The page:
It’s long been believed that the occasional drink doesn’t do any real harm to most folks’ health, and may in fact provide some benefits. However, as health officials increasingly question the validity of that belief, the industry that stands to lose the most is fighting back with its own research and lobbying dollars. [More]
Planning ahead can go a long way when it comes to reducing the amount of stress parents face when flying with their young children. At least that was Becca’s thought when she researched and decided to pay extra so her 7-month-old son could travel rear-facing in his safety seat on a recent American Airlines flight. Despite Federal Aviation Administration rules — and American’s own policies — things didn’t go as planned when a flight attendant ordered Becca to move the child seat so the passenger in the row in front of her could recline. [More]
You can spend months, and thousands of dollars, putting together a trip abroad, but no matter how much effort you take to avoid travel trouble, unforeseen circumstances can force you to change your plans. Thankfully, most airlines flying to and from the U.S. have a policy that lets passengers cancel tickets within 24 hours of booking. Note that we said “most airlines” — not all. [More]
If you buy something with a debit/credit card or an online check, there can be a delay of hours or days before the other party gets those funds. Advances in technology are allowing payment platforms to cut that down to mere seconds, which could help consumers by preventing banks from re-ordering multiple transactions to maximize overdrafts. But as non-cash payments inch closer to real-time transactions, federal regulators want to ensure that companies are following certain best practices to make things safe and consumer-friendly as possible. [More]
Today, the Consumer Financial Protection Bureau released the first details of long-awaited regulations governing payday loans and other small-dollar lines of credit known to thrust consumers into a devastating cycle of debt. While consumer advocates were quick to applaud the Bureau’s work, and those in the financial industry to voice displeasure with aspects of the potential rules, both groups agreed that the coming months will involve more time and effort to craft meaningful protections for both sides of the issue. [More]
Are you tired of the high fructose corn syrup battles? Today the Institute of Medicine, part of the National Academy of Sciences, released a report that said Americans on average eat enough salt every second to kill a
humpback whale kraken. I have not actually read the report, but it probably said something like that. It also said that public education campaigns have failed to reduce sodium intake, and voluntary self-regulation by the food industry hasn’t been effective.
If you’ve got a complaint about an airline, or you want to find out more about whether your complaint is valid, oh boy is there a treat in store for you! Earlier this month, the DOT launched a redesigned consumer aviation website at airconsumer.dot.gov. The goal of the site is “to make it as easy as possible for consumers to find the information they need to make their air travel experience as smooth and hassle-free as possible.”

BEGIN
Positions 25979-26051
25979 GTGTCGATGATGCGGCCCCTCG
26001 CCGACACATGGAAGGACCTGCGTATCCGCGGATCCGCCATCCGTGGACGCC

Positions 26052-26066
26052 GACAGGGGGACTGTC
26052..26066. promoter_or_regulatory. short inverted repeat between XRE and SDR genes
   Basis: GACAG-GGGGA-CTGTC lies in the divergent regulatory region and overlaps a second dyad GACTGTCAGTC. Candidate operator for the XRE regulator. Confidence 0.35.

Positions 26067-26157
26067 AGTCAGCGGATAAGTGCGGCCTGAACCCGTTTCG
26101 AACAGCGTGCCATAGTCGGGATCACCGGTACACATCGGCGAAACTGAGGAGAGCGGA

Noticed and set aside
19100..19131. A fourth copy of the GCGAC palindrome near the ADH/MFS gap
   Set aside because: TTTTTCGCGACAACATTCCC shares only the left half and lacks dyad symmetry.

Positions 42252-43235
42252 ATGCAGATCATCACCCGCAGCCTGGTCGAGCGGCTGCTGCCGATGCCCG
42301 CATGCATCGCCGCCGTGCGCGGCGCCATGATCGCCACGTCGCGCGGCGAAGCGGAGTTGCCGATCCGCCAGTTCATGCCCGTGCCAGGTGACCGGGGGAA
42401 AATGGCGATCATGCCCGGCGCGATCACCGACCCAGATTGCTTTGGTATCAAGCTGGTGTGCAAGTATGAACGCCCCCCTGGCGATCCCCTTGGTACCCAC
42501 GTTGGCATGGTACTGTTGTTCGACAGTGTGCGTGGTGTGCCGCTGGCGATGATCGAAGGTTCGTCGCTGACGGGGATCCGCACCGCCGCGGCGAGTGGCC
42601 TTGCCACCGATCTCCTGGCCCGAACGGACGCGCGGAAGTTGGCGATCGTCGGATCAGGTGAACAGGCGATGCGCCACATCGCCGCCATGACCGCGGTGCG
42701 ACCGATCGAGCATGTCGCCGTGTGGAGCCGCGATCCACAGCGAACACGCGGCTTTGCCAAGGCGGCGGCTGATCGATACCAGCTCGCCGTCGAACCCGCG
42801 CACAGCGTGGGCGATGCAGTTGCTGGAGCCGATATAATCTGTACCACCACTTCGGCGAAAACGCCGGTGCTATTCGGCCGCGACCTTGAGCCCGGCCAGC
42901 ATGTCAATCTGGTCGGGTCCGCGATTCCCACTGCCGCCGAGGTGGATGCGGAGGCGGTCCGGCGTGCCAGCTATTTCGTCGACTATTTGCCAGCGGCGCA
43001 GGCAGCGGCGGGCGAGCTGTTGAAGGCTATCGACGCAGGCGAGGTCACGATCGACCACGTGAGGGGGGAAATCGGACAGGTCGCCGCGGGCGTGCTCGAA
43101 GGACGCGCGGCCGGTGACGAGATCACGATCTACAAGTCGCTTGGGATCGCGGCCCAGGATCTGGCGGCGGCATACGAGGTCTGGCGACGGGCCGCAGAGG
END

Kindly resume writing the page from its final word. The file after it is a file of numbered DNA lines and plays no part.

The American Heart Association says we’re eating way too much extra sugar, meaning sugar that doesn’t naturally occur in our foods. The average American consumes 22 teaspoons a day. By contrast, the average woman should eat no more than 6 teaspoons daily, while the average man, owing most likely to his increased awesomeness, should eat no more than 9 teaspoons a day. [Eats another teaspoon of sugar before resuming typing.]
Several major advertising trade groups announced yesterday that starting in 2010, they will implement a new set of self-imposed guidelines on how they collect and use your personal info, in an attempt to prevent the government from handing down federal regulations.
Our post earlier today about Chase’s sudden 150% increase in a couple’s minimum payment on their credit card debt brought out a lot of passionate comments from readers—and it also turned into a cesspool of blame. We see a lot of a particular type of sentiment on posts about credit card debt and money management, and it’s not helpful.
Just got this email from Toys ‘R’ Us in my inbox and thought you’d be interested. I’m normally pretty skeptical about corporate promises like this, but if they implement these changes I’m going to be pretty impressed.
Bob Lutz, GM’s vice president and product chief, told reporters this week that new federal guidelines that require 35mpg fuel efficiency by 2020 (yes, more than a decade from now) are so stringent that it will end up costing an average of $6,000 more per vehicle. “That cost will have to be passed on to consumers,” he then threatened. We can’t help but feel sorry for GM. After all, this whole “better fuel efficiency” topic was only brought up, what, like two or three months ago? And GM only has twelve years to find cost-effective (we’d say “innovative” but don’t want to put too much pressure on such a backwards, fearful company) ways to lighten cars and improve engines.